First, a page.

Monday, Aug. 3, 2009 | 10:46 a.m.
WASHINGTON -- Greetings, Early Liners. It’s almost the official dog days of summer here, with the House in recess and the Senate leaving later this week, but the debate over health care and the economy continues at a blistering pace during the off season.
Nevada’s lawmakers arrive home armed with talking points on both fronts, trying to win the message wars as the 2010 election season is just around the corner.
The main action before the Senate adjourns is the scheduled vote this week on Supreme Court nominee Sonia Sotomayor.
The Senate is also considering a do-over of the Travel Promotion Act, a bill co-authored by Republican Sen. John Ensign that is important for the sagging industry in Nevada, but was shot down in June.
The bill would create a public-private agency to promote tourism in the U.S. to other countries. Supporters say it would generate revenue for communities and the government. The bill had been long sought by former Republican Rep. Jon Porter, but is getting traction this Congress.
Senate Majority Leader Harry Reid has suggested bringing the bill back to the floor for another vote, saying he now has enough yeas for passage.
The Senate is also still waiting on the nomination of Nevadan Bob Abbey as director of the Bureau of Land Management. The nomination had been blocked by Republican Sen. John McCain of Arizona.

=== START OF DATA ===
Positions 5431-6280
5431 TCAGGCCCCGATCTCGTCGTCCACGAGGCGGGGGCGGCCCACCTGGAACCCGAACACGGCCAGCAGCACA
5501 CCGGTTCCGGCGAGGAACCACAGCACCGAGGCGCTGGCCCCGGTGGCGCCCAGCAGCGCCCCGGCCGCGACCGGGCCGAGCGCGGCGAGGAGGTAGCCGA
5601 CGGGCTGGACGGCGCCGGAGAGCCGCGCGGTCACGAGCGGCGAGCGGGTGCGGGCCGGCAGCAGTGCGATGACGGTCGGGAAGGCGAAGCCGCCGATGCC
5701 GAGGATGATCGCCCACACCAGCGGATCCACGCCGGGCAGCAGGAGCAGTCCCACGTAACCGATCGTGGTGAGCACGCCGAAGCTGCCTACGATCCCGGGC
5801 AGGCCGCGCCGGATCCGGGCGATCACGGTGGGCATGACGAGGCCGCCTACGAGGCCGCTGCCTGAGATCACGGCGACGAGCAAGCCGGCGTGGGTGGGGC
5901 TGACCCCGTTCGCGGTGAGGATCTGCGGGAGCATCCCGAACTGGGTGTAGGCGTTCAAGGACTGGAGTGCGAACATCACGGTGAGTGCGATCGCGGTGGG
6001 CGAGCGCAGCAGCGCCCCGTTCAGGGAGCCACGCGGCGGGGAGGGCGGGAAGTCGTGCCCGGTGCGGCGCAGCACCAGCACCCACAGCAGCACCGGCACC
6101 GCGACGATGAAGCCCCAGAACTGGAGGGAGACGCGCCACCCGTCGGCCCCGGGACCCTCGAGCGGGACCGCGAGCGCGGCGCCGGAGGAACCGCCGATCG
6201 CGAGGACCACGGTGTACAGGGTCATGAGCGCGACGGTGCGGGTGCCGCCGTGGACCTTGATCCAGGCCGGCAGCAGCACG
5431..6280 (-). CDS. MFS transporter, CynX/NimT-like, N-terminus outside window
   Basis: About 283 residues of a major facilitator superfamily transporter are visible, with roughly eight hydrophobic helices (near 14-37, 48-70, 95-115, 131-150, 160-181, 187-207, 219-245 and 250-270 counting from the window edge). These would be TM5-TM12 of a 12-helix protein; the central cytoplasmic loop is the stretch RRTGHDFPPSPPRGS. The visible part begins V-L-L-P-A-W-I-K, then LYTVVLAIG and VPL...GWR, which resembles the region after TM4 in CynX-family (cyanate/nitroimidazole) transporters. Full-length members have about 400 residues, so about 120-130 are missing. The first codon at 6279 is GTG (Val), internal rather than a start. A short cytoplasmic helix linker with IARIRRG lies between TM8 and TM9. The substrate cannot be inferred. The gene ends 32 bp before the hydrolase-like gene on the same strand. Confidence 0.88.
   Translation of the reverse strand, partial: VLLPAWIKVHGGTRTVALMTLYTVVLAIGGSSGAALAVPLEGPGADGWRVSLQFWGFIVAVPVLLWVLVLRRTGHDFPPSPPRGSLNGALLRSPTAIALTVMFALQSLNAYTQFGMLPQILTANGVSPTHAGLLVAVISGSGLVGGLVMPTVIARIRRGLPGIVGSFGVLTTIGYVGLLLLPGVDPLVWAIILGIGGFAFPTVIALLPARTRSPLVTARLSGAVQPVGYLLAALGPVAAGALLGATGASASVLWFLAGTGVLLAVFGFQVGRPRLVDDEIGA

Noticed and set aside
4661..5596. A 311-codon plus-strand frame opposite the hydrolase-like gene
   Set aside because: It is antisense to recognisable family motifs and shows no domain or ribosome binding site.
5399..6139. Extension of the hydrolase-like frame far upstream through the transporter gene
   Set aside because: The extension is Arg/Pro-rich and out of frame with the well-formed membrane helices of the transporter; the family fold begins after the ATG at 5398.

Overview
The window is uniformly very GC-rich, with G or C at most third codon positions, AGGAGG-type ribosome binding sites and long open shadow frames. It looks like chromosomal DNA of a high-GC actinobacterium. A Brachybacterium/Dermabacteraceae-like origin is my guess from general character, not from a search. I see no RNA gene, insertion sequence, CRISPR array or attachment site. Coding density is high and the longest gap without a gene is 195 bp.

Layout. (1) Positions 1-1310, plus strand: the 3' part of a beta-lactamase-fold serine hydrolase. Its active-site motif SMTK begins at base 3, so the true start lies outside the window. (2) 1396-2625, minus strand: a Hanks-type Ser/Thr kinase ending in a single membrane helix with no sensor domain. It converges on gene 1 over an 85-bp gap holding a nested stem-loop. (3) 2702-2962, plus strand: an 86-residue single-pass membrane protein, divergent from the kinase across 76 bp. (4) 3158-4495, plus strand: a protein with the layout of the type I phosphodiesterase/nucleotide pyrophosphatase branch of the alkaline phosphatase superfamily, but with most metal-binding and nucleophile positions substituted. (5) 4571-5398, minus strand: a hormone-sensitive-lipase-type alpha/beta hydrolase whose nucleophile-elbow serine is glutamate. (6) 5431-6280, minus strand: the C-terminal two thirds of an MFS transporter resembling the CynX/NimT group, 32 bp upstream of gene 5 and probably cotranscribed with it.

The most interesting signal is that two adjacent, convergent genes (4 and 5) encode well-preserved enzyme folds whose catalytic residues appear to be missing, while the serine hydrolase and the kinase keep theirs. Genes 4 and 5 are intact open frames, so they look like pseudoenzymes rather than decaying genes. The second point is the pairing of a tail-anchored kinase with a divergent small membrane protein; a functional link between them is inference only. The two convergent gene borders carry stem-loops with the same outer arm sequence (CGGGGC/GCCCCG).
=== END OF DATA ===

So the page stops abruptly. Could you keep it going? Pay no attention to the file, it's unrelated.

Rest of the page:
Many good reads as always in the weekend papers. Be sure to check out:
The Sun’s J. Patrick Coolican's assessment the economic downturn in Las Vegas. Short answer: It isn’t over yet.
Many outlets also picked up on President Barack Obama’s decision to nominate former U.S. Attorney Daniel Bogden for the job he lost under the Bush administration’s unusual firing of nine attorneys three years ago.
Reid had suggested rehiring Bogden to right the wrong, as he put it. The dismissals triggered investigations of politicization within the Justice Department that continue.
Also writing in the Sun, Michael Mishak says the Culinary Union sees an opening in its organizing efforts now that Station Casinos, filed for Chapter 11 bankruptcy protection.
And up north, Anjeanette Damon in the Reno Gazette-Journal takes a look at the stakes for Reid as he tries to navigate health care reform and his own re-election. (We took a look at that issue last week, you can read it here.)
That’s all for now. Check back later for all the political news in Nevada.